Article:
Estimation of phenological development and fractional leaf area of canola (Brassica napus L.) from temperature

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Wilson, Janna L.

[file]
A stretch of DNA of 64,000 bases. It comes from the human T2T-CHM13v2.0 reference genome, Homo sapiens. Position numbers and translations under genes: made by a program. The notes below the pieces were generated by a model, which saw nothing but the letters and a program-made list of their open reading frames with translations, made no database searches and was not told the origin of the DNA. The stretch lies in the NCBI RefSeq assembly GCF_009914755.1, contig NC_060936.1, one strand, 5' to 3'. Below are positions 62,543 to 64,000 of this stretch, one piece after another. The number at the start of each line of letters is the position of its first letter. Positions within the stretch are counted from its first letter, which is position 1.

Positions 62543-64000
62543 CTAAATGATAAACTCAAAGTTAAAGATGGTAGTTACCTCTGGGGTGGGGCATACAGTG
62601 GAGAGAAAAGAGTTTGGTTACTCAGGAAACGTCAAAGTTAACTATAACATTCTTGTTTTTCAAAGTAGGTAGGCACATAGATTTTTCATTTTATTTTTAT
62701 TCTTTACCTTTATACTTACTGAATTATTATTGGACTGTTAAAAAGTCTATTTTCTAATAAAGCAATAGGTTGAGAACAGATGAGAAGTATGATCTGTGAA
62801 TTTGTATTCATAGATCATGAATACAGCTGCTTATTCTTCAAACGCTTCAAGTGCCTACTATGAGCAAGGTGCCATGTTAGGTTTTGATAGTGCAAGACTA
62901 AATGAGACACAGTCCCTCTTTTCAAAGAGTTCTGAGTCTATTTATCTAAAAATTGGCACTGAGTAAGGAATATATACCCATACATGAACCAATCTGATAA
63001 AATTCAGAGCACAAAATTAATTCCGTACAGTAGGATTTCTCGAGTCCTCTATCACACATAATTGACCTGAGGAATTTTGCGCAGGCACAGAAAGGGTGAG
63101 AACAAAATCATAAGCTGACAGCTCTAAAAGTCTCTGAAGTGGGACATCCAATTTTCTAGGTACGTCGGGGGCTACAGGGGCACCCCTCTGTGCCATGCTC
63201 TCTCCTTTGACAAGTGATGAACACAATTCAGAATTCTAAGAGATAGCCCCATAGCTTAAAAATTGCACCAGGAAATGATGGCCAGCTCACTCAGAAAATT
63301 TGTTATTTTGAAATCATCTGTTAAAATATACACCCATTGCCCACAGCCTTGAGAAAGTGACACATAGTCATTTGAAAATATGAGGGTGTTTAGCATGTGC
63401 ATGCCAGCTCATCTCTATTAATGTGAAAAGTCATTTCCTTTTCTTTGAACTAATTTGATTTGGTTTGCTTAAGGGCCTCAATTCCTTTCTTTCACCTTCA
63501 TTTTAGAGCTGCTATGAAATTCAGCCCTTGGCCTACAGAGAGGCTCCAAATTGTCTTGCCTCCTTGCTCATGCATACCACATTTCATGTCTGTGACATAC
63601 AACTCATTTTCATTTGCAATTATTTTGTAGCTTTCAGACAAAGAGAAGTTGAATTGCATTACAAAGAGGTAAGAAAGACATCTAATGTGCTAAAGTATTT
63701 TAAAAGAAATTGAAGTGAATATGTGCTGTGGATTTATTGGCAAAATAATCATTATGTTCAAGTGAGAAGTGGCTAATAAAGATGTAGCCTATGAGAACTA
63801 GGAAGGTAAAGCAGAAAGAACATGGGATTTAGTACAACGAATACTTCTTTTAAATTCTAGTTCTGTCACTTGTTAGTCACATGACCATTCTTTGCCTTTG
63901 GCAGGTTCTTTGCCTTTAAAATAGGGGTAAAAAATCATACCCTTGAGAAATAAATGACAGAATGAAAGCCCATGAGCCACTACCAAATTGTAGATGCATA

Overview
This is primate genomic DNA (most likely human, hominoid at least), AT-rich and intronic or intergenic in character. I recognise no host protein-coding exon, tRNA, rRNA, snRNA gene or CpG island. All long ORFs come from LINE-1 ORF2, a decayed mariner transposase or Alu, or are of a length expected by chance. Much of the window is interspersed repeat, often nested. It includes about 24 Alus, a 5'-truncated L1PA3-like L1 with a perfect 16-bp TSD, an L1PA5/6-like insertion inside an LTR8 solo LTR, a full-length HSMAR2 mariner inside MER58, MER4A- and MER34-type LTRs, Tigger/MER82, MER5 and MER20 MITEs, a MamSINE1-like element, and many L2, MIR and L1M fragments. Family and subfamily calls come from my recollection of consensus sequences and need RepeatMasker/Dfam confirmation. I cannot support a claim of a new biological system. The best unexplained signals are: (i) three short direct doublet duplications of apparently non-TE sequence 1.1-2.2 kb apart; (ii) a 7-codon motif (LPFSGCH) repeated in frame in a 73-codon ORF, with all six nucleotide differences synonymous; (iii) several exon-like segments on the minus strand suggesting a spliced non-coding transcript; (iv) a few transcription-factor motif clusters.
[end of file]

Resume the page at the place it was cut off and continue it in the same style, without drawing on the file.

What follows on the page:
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Argentine Canola (Brassica napus L.) is an economically successful crop on the Canadian Prairies. The 1999 growing season had a record area seeded of 5,598,700 hectares, declining slightly to 4,894,600 hectares in 2000. Since 1997. canola has been ranked as Manitoba's most valuable agricultural commodity. Although canola is an important contributor to the Canadian economy, little research has been conducted at the field level to determine how crop phenological stage and ground cover respond to weather variables such as temperature. Such basic agronomic knowledge is essential for successful agrometeorological modeling. The objectives of this project were to develop a methodology for estimating phenological development and fractional leaf area of canola using temperature, and to further evaluate the accuracy of top-zone (10 cm depth) soil moisture modeled from a Canola Phenology and Water-Use Model. Five test sites within Agro-Manitoba were used during the 1999 growing season, while three test sites were used in 2000. Weekly field observations were conducted during the growing season to determine the phenological stage of the crop, the amount of ground cover, and near surface soil moisture. Daily maximum and minimum temperatures and rainfall data were obtained from the nearest Environment Canada weather station. The fungal infection Sclerotinia (Sclerotinia sclerotiorum (Lib.) de Bary) costs prairie canola producers approximately $260 million annually as a result of yield loss and management techniques requiring expensive fungicide applications. The current model for predicting sclerotinia stem rot on the Canadian Prairies estimates the risk of infection based on crop phenological stage and soil moisture estimates derived from the Raddatz model. However, the current model is regional in nature and is limited because crop stage is estimated using a simple growing degree-day (GDD) above 5oC, while soil moisture is modeled using a coupled atmosphere-crop-soil agrometeorological model, which utilizes the simple GDD relationship to estimate fractional leaf area. This study determined that a GDD above 5oC was an inadequate estimator of crop phenology and that the P-Days system, utilizing base, optimal, and maximum temperature thresholds of 5, 17, and 30oC, respectively was an overall better estimator of crop phenology. Further results indicated that fractional leaf area was better estimated from P-Days(5,17,30) than from GDD used in the original model. Observed and modeled top-zone soil moisture values were compared. The relatively low R2 of 0.60 suggests that poor estimates of soil moisture was linked to the use of off-site precipitation data and perhaps linked to the inaccurate estimation of fractional leaf area from GDD above 5oC.